Curating Art for The Block 2019

by SOPHIA AULD

(Originally written for domain.com.au)

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Like the contestants, nabbing a spot on The Block fulfilled a dream for Nancy Donaldson and Jarrod Knight. The duo own online gallery Art Lovers Australia and curated most of the art for this year’s couples.

Artist Belinda Nadwie with contestants Jesse & Mel

What it’s like to work with contestants

Donaldson, a self-described “massive Block fan”, explains that couples take unique approaches to selecting art. “El’ise likes to talk through ideas,” she says. “We would put together a selection of art and she would give us feedback. She made bold choices and had a narrative thread throughout the apartment honouring the women who had lived and worked in the Oslo. Having the female muse as a continued theme was beautiful for us.

“Other contestants were really organised, chose for themselves and never spoke to us,” she says. Jesse and Mel, for example, would look online and choose pieces they liked, says Knight.

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Jesse & Mel’s bedroom (Photo courtesy: Channel Nine)

Donaldson adds that Mitch and Mark obviously loved art. “They’ve got a real style in their apartments,” she says. “They were used to buying in galleries, so [choosing online] was new territory for them, but they were happy with the experience.”

Mitch and Mark's Butlers Pantry

Mitch & Mark’s Butler’s Pantry featuring Natasha Junmanee‘s original artwork (Photo: The Block Shop)

Some contestants didn’t provide any information about their rooms, so Donaldson and Knight didn’t know how they looked until seeing episodes on air. Others were more active. “El’ise, for example, put us on FaceTime and took us through the space.”

Imagination Dreaming by Kellie North as seen in El’ise & Matt’s Guest Bedroom

While Donaldson worked with contestants, Knight looked after logistics. “He’s the person behind the scenes making everything happen,” Donaldson says. “One artist needed to get on a plane with her own artwork the next day. Without Jarrod doing the back-end stuff, it wouldn’t happen.”

Andy and Deb's Master Bedroom

Breathe Me by Amica Whincop, as seen in Andy & Deb’s Master Bedroom (Photo: The Block Shop)

Relationships – the good and the bad

Donaldson says she “had a little cry” when filming ended. “I realised that we’d been talking so long that you have a friendship or a connection.” They became close with some contestants, particularly El’ise.

They had to draw a line when it came to choosing works, however. “Because it’s a competition we had to allow the contestants to make their own design choices.”

They even had to remove one artwork because it was causing friction. “You don’t want that reminder that you had a disagreement,” Donaldson says. “There’s enough pressures on The Block as it is.”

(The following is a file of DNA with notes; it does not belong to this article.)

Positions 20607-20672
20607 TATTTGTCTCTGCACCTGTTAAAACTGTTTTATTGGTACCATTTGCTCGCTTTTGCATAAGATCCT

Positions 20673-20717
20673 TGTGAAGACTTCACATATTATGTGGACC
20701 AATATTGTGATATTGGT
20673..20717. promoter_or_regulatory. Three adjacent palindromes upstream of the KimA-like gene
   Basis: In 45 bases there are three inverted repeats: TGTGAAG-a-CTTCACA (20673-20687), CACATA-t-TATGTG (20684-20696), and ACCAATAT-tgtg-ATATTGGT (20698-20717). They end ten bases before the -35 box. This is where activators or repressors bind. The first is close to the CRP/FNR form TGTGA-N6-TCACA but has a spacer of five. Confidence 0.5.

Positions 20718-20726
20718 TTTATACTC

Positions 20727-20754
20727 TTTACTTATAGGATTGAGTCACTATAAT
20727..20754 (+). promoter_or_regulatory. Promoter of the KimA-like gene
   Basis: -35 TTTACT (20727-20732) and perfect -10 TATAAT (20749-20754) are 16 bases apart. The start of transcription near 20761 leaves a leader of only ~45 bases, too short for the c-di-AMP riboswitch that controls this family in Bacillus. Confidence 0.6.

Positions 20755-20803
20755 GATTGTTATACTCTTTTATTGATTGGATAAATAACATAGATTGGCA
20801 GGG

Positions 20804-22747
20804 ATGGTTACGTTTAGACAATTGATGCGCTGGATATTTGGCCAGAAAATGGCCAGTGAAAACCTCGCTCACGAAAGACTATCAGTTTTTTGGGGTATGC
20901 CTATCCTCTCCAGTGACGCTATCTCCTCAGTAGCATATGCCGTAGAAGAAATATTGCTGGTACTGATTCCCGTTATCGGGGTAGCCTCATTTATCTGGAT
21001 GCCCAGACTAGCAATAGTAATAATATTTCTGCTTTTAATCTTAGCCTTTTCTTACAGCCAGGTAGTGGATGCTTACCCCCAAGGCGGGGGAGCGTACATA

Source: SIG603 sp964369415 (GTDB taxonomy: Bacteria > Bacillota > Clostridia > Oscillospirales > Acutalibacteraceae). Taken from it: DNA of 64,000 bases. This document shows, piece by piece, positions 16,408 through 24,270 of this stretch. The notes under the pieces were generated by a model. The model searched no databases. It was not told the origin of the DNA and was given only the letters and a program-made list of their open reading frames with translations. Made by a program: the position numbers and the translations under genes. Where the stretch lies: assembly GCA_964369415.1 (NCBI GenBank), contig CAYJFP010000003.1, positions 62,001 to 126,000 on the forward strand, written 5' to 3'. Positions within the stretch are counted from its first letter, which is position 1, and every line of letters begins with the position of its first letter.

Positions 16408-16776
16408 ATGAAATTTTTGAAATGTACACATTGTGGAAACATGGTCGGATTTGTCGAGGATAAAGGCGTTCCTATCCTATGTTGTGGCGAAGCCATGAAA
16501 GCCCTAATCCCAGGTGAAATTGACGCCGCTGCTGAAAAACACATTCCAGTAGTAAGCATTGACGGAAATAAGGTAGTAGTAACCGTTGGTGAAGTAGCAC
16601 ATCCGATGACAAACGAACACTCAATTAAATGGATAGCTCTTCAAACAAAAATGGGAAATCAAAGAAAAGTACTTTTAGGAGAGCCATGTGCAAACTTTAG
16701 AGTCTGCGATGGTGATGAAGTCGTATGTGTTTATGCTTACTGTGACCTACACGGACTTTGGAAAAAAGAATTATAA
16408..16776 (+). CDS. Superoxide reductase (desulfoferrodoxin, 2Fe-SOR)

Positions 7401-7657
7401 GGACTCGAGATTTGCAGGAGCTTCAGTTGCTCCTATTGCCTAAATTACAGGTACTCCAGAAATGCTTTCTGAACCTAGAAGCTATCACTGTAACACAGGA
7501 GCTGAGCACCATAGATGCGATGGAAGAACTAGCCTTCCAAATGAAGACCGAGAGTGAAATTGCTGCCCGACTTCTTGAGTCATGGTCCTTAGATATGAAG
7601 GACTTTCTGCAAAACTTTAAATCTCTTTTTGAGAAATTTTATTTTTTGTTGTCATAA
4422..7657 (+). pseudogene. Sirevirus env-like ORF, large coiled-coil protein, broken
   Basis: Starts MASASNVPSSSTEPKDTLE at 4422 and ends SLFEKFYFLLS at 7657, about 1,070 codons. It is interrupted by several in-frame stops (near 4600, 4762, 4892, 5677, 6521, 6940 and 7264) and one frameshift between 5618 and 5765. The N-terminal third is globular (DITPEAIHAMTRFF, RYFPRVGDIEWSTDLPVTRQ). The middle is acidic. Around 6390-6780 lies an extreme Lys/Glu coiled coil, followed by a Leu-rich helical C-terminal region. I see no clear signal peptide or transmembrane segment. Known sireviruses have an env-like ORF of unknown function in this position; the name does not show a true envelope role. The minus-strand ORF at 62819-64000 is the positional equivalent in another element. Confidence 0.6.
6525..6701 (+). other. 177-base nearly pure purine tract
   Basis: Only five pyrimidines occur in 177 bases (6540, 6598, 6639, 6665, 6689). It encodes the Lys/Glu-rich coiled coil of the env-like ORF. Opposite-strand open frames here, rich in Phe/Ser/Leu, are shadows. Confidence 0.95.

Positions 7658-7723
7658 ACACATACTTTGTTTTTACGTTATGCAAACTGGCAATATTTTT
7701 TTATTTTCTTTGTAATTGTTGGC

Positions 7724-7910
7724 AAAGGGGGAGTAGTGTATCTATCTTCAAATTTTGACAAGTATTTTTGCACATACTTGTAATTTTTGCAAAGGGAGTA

Maria Radun Folded 30.5cm X 40.5cm Retouched Small

Folded by Maria Radun as seen in El’ise & Matt’s Master Bedroom

Challenges and growing art appreciation

Knight says trying to envisage spaces from off-site was an early challenge. “It was a case of doing our best to align a selection of choices with their styling and the direction they wanted to go colour-wise and thematically,” he says. He notes that this got simpler throughout the season. “Once we got into a groove and were aligned with what contestants were after, it got easier putting selections together.”

The augmented reality app on their site – which depicts how a work will look in a room – also helped with decision-making.

Knight says a plus for contestants was Art Lovers’ ability to supply works from around Australia. “It gives contestants more to choose from and we did our best to make sure it got there on time.”

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The Block 2019 contestants

Nancy points out that several contestants became more confident over the series. “Tess was totally frustrated the first week talking to Harrie in The Block shop saying, ‘I don’t know. You decide,” she says. “I think they’re doing really well now. They are getting more sophisticated based on the colour palettes being brought out from the artwork. They are using the art as a hero pretty well.”

Joined at the hip

For Donaldson and Knight, being on the show meant conversations with contestants early morning or late at night when tradies weren’t on-site. “Basically, we were joined at the hip everywhere we went for three months,” says Donaldson. “We could get a call at any time. If one of us was driving, the other person was on the tablet scrolling through art works while we talked on the speaker making decisions.”

They didn’t mind, though. It took 18 months of planning – including meeting previous contestants, finding key contacts and crafting a great pitch – to secure the role.

Knight says one of their main reasons for getting involved was to bring their artists to a wider audience and break down barriers between people and original art. “There’s no reason people can’t have original art in their home,” he says. “It’s a focus and a talking point.”

Donaldson recommends “following your heart” when choosing works. “if you find it interesting and it resonates with you – whether it’s telling a story for you or you love the colours or atmosphere – that’s all that really matters. If you put it in your room, you’re going to enjoy it.”

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Jarrod Knight & Nancy Donaldson

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